The Irish woman who rose from the dead.
Few can claim to come back from the dead but according to an Irish Legend, Margorie McCall did just that.
At some point in the 1700s, a “terrible famine” swept across Lurgan, a town in Northern Ireland. During these troubling times, a woman called Margorie McCall suffered a high fever before the doctors pronounced her dead. Worried that whatever mysterious disease that plagued her could quickly spread, she was hastily buried in the Shankill Graveyard.
Just after her burial, graverobbers paid her a visit. When they found a valuable ring on her finger, they struggled to pull it out. Failing to do so, they decided to cut her finger off. As the knife sliced through her flesh, Margorie stirred back to life, shocking the life out of the grave robbers. Some say they fled the scene never to be seen again. Others say they died on spot.
Margorie dusted herself and walked back home.
Her husband John was at home with his children when he heard a knock at the door. The rap on the wooden frame sounded familiar. He remarked, “ If your mother were still alive, I’d swear that was her knock.”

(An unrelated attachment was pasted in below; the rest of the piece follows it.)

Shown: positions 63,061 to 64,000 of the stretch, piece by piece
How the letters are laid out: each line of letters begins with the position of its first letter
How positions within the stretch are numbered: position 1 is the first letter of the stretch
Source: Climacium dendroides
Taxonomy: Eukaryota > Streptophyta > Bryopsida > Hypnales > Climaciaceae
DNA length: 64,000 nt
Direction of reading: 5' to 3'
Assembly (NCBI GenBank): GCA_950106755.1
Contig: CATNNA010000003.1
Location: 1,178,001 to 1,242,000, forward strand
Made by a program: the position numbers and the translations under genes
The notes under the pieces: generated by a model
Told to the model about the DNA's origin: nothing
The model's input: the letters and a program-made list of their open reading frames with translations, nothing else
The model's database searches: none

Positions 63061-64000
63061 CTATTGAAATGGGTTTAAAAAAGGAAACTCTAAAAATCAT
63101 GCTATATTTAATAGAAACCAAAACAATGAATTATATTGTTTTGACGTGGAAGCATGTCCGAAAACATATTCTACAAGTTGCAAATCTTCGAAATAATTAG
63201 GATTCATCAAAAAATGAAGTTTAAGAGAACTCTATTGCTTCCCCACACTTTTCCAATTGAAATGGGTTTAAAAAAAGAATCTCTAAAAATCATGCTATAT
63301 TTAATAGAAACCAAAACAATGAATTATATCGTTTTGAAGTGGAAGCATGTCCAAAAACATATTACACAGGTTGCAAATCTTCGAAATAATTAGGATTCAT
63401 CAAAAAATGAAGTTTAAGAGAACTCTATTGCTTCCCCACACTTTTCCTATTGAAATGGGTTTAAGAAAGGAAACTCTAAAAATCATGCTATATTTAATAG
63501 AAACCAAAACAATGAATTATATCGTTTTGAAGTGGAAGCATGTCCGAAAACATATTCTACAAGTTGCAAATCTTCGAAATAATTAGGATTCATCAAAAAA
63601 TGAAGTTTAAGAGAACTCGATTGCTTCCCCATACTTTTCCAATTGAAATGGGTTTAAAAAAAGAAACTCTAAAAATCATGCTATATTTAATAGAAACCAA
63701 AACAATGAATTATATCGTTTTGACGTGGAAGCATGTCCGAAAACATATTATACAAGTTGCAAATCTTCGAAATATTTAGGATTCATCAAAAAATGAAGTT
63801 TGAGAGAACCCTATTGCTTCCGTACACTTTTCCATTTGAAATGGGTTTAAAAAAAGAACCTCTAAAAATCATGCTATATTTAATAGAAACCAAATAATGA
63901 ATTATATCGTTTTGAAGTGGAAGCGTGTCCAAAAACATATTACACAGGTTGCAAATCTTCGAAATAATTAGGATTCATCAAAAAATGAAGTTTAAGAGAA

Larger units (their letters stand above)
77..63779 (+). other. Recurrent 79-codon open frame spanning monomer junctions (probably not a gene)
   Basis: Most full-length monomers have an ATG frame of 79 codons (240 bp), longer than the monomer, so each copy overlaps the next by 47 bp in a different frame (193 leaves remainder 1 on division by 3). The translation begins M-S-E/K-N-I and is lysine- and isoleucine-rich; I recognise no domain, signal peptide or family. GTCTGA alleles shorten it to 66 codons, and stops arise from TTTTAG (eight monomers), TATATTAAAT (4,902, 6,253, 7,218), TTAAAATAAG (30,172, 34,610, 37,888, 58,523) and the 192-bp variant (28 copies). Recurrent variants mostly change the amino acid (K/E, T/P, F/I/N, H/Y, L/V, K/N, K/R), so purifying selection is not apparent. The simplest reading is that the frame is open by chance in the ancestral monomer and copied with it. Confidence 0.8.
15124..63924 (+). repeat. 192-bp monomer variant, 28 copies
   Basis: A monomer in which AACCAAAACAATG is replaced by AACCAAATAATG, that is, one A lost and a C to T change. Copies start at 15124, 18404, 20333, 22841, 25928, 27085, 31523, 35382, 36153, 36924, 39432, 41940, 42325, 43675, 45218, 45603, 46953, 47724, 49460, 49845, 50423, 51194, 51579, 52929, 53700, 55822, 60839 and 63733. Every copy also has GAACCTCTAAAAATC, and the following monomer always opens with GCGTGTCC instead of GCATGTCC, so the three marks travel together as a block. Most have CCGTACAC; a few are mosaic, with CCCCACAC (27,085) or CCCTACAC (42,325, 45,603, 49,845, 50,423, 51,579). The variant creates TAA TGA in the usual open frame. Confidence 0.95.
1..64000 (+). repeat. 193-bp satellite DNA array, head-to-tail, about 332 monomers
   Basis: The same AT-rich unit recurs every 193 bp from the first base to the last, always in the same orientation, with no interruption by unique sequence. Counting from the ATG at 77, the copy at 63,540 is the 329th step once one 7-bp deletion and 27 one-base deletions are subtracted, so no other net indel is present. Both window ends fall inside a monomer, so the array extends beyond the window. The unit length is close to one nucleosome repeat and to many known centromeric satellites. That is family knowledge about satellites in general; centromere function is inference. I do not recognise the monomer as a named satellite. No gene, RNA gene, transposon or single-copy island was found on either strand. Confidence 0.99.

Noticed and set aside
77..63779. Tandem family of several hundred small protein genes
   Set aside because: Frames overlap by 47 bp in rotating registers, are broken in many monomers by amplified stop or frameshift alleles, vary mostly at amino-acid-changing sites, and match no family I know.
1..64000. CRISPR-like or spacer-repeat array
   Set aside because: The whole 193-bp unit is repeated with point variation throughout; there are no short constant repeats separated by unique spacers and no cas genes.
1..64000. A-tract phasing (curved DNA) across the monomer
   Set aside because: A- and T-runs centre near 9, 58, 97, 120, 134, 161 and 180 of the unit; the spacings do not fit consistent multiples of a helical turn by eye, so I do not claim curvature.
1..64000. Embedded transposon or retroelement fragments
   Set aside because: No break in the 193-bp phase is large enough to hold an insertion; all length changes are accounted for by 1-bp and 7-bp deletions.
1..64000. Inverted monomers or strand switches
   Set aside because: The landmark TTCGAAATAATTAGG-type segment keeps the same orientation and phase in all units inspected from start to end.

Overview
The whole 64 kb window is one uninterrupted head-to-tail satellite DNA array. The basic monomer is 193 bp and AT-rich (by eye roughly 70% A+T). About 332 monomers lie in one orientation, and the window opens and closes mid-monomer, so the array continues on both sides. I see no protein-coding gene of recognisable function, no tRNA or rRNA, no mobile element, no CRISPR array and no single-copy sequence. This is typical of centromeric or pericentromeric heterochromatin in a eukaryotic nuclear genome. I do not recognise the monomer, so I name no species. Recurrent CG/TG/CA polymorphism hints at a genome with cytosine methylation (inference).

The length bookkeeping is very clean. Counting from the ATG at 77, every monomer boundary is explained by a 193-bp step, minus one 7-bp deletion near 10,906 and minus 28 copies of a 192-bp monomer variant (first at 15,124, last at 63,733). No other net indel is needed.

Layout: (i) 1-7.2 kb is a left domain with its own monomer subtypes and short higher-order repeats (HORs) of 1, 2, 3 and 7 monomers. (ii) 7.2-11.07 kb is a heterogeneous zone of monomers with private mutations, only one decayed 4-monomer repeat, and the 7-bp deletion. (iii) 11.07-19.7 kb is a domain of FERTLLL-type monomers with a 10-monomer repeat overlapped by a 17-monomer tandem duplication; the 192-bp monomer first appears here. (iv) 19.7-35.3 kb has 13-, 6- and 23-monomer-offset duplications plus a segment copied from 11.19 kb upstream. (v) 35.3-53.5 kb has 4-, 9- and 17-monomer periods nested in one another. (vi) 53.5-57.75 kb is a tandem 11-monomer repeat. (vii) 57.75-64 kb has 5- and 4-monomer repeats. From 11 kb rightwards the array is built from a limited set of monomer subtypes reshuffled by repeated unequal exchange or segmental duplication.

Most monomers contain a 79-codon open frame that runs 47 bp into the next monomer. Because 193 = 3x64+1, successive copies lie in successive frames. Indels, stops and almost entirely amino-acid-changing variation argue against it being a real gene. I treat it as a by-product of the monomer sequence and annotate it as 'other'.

When he opened the door to find his wife, alive and breathing minus a finger, his hair coloured white in a single night. Some say he went back to the place his wife had just returned from.
Margorie McCall went on to remarry and give birth to many more children before she finally died and was buried again at the Shankill cemetery.
This time, her gravestone read — “Lived Once, Buried Twice.”
She became popular as the “Lady of Ring” thanks to the legend which a local historian Jim Conway claims to be true. Even though the Parish held no records of her death, Conway says that the famine was responsible for the collapse of records.
Vivisepulture or premature burial was a surprisingly common occurrence back in the day. It is safe to say that Margorie wasn’t the only person to be buried alive and this explains the many similar stories found across Europe.